She is co-founder of The Little Squares.
NEW YORK, United States — From Jean-Paul Gaultier at Montreal’s Musée des Beaux Arts to Husein Chalayan at the Musée des Arts Décoratifs in Paris, this has been a year of high-profile fashion exhibitions. The grand daddy of all these shows is theAlexander McQueen Savage Beauty exhibition at the Metropolitan Museum of Art in New York. Last week, I finally managed to catch the exhibit in its final days.
In total, 661,509 people passed through the exhibition, making Savage Beauty the most visited fashion exhibition in the museum’s history, putting it in the same league as the Treasures of Tutankhamun (1978) and Mona Lisa (1963). So high was the demand that the Met extended the exhibition’s run by week and stayed open until midnight on the final two days, releasing a statement explaining that this was the first time that the museum had ever kept its galleries open so late to accomodate the “extraordinary response”
But despite this “unprecedented interest” in Mr. McQueen’s body of work, museum officials said that Savage Beauty will not travel to any other museums because it is composed almost entirely of loan. What a shame.
By all accounts, the Met and its curator, Andrew Bolton, did a formidable job of bringing Mr. McQueen’s body of work into a tightly and expertly curated fashion experience, immersing visitors deep into McQueen’s world. Those of us lucky enough to have attended any of his fashion shows could see the same kind of high-quality production value, creative integrity and aesthetic sophistication in this wonderful, inspiring exhibition.
As I walked into the room entitled “The Cabinet of Curiosities,” packed shoulder-to-shoulder with hundreds of other people, I overheard a little girl asking her mother, “Mommy, why do the hats have animal horns?” Her mother answered softly and authoritatively, “Because he was a very special, talented man who made fashion into theatre. He was no ordinary fashion designer.”
Listening to this exchange brought home the real impact of this exhibition. Unlike so many of the television shows and media that claim to show the ‘reality’ of fashion, Savage Beauty managed to get underneath the glossy surface and make fashion understandable, interesting and inspiring to a mass audience.
For this reason, I hope the Met will reconsider its position on taking Savage Beauty on the road. Surely those who loaned their McQueen items to the exhibition — most notably Daphne Guinness and Alexander McQueen, the company — have seen the powerful impact of the exhibition. Surely there can be no better tribute to this great designer than having hundreds of thousands of ordinary people enjoy Mr. McQueen’s work and see it up close.
But emotional reasons aside, there is a clear business rationale for touring the show as well. It turns out that the exhibit has been a great marketing machine for McQueen. According to a release sent out by the Met yesterday, “popular McQueen merchandise in the Met Shops, including armadillo shoe ornaments, crystal skull paperweights, and tartan purses, sold out several times and were repeatedly reordered.”
The word “Fetish” is emblazoned on the cover of this month’s Numéro magazine, while Katie Holmes and Claudia Schiffer both don leather and lace with a side of kink on the covers of Vogue Spain and Germany. A pattern seems to be emerging ...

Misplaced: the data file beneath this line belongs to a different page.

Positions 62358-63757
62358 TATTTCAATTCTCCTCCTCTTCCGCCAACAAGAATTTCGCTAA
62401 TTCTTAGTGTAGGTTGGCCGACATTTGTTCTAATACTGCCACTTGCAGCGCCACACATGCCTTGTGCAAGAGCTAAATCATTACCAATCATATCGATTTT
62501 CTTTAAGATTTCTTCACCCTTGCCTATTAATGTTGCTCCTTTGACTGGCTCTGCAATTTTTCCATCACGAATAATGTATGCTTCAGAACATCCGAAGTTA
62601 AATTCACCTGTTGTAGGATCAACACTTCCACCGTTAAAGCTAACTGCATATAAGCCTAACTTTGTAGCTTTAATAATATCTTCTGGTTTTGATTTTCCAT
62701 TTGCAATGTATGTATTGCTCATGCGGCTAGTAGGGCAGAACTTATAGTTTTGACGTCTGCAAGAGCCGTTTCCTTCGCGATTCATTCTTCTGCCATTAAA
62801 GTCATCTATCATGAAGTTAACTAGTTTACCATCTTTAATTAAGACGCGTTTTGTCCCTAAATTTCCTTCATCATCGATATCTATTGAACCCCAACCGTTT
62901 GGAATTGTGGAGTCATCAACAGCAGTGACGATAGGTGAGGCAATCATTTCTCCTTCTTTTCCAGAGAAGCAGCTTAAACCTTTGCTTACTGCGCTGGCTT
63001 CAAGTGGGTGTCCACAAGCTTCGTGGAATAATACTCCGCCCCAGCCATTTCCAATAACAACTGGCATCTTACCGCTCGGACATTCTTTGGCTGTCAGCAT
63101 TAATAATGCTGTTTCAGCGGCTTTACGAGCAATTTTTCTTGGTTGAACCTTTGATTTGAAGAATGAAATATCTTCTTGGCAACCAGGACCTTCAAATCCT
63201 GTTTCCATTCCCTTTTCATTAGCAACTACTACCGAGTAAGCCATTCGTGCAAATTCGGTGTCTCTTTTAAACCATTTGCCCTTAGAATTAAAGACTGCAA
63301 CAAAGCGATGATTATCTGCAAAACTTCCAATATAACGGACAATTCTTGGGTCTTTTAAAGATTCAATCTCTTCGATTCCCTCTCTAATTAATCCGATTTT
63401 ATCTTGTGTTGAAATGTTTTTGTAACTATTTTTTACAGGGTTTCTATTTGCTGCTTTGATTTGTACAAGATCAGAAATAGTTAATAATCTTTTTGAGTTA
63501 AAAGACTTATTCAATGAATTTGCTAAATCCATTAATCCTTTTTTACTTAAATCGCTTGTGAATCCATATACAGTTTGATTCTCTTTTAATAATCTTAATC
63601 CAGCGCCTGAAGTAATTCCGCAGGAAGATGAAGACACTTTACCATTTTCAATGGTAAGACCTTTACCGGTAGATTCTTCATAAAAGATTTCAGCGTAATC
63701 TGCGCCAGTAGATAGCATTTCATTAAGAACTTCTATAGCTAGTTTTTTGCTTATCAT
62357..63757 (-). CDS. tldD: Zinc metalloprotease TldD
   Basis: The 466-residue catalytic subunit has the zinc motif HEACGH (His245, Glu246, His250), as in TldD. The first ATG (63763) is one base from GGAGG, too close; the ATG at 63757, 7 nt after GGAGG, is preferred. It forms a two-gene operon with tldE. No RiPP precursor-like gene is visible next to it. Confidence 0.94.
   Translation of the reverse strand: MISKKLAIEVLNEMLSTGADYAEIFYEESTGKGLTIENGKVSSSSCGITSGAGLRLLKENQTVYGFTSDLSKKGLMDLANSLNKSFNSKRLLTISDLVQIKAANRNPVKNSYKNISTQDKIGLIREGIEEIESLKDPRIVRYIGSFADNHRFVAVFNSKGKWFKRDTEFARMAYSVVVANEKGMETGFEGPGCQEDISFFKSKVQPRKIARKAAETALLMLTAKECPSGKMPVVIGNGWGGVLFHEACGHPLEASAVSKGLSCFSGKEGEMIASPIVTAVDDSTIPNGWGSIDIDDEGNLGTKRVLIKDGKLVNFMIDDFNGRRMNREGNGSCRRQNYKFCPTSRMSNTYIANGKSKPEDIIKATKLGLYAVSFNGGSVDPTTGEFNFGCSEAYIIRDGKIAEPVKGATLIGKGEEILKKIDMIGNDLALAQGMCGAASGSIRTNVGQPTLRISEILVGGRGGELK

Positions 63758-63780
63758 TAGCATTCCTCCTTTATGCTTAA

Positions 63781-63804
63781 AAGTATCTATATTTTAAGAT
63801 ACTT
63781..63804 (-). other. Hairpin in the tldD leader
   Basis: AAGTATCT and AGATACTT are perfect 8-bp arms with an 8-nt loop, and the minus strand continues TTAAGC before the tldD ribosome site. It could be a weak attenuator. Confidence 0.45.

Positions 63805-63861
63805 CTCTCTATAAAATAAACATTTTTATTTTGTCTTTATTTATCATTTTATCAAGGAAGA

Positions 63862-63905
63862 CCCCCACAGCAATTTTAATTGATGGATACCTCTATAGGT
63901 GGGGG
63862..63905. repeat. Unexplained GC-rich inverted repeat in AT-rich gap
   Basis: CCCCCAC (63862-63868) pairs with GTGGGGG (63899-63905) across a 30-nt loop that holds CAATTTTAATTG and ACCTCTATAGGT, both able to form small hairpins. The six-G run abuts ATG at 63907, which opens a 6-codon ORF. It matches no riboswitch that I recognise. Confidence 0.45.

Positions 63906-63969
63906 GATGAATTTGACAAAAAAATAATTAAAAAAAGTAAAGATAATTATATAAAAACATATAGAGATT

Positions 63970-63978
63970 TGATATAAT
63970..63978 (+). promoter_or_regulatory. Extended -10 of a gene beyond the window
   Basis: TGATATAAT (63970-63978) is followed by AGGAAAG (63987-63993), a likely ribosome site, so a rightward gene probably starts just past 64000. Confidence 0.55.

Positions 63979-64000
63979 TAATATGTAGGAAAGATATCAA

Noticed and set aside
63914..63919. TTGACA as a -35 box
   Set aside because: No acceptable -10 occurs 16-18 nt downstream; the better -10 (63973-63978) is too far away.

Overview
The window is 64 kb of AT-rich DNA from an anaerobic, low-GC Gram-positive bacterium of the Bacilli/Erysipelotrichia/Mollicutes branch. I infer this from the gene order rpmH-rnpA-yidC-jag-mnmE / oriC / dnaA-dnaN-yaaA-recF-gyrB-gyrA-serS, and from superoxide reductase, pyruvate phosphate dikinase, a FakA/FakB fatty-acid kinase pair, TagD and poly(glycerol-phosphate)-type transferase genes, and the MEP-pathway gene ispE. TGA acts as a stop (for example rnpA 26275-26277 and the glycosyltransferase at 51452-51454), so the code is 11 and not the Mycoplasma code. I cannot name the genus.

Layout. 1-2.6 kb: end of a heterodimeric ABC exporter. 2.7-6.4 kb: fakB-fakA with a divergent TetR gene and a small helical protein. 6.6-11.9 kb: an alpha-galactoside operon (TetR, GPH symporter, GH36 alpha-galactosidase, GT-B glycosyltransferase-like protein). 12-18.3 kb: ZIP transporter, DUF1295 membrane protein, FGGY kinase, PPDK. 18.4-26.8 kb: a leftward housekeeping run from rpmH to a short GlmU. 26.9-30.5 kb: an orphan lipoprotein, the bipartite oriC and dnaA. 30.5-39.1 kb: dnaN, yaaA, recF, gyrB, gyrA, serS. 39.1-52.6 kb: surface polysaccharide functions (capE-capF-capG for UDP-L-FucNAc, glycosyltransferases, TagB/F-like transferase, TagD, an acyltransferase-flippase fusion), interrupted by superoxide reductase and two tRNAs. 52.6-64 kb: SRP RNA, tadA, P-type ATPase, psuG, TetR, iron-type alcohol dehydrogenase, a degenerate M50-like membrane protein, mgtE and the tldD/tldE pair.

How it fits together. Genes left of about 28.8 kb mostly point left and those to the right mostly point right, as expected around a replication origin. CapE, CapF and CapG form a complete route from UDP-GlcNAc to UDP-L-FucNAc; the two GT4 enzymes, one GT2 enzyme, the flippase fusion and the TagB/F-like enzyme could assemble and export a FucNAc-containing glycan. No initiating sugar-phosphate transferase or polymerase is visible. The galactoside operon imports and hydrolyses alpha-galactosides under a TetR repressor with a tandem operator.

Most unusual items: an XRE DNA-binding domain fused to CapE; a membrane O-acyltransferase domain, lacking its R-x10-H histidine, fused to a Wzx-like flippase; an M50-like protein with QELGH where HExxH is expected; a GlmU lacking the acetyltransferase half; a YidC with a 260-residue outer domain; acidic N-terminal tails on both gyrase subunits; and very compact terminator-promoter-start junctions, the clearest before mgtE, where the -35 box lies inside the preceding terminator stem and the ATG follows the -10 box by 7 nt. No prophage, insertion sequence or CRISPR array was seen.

Lately there has been a flood of fashion editorials that dive into the world of fetish and fantasy, where the dominatrix rules (and don’t forget the occasional sexy maid). Fashion and pop culture have come together for the perfect storm with sinister fall collections from labels like Louis Vuitton (remember his show was titled “Fetish”), Givenchy and Alexander Mc Queen, while Rihnna is loving S&M, and Lady Gaga performs in Gianni Versace's bondage collection. It's no surprise that fashion editorials are experiencing the trickle down effect.
Thierry Mugler once described fashion as a “very cruel…very demanding mistress,” and we couldn’t agree more. It’s an apt description and helps to explain why the dark world of fetish and fashion have always been, well, bedmates. Masks, PVC, whips and latex don’t have much of a place in real life but since when was high fashion concerned with practicality and reality? The fashion editorial is the perfect place to be a little naughty.
In celebration of sin we’d like to take a look back on the dominatrix and her partner, the submissive, in fashion photography. Caution: Fetish, riding crops, and nudity ahead.
a woman to admire
“Je suis toujours mon instinct, en général il ne me trompe pas. ” Est-ce seulement l'instinct qui l'a fait avancer si vite, avec des succès éclatants et parfois la sagesse de renoncer ? A 15 ans, elle réussit les rochers les plus difficiles de la forêt de Fontainebleau. A 17 ans, durant ses week-ends de lycéenne parisienne, elle multiplie les plus grandes courses dans les Alpes en cachette de ses parents inquiets de son audace. Vers 20 ans, elle rompt avec l'escalade pour se consacrer à son métier de kinésithérapeute, mais cinq ans plus tard le goût de l'escalade reprend le dessus.
Dès le début des compétitions d'escalade elle cueille les meilleures places, et en falaise elle réussit le premier 8 féminin. Avide de découvertes et de rencontres, elle commence aussi à parcourir le monde : elle ne cessera plus de ramener des reportages de ces voyages. Elle est devenue célèbre mais se lasse de la compétition, de ses routines exigeantes, de son univers clos.
Elle rêve à nouveau d'aventures en montagne. En 1990 elle grimpe en libre la tour de Trango au Pakistan et en solitaire le pilier Bonatti au Dru. En juin 1991, anticipant la redécouverte des grands "voyages" de l'escalade artificielle, elle ouvre seule en onze jours un nouvel itinéraire sur la face ouest des Drus.
Le 10 mars 1992, elle réussit seule, en 17 h, l'ascension de la face nord de l'Eiger, une paroi mythique, la plus meurtrière des Alpes. La même année elle tente l'immense pilier du Latok au Pakistan. Début 1993 elle réalise l'hivernale solitaire de la face nord des Grandes Jorasses, et fait au printemps une tentative sur le pilier ouest du Makalu, au Népal. En hiver 1994 le triptyque des grandes faces nord des Alpes s'achève avec la voie Bonatti au Cervin.
En 1995 elle gravit la face sud ouest du Shishapangma au Tibet, et fait une tentative sur la face sud de l'Annapurna. Début 1996 elle est victime d'un accident en Antarctique, mais peut reprendre son activité dès la fin de l'année.
Au début de l'été 1999, en deux jours, Catherine réussit en solitaire la Directe de la Face Nord de la Cima Grande di Lavaredo, la voie "Brandler-Hasse"
En 2010 son petit Victor a déjà douze ans, et Catherine vit toujours ses passions avec la même fraîcheur.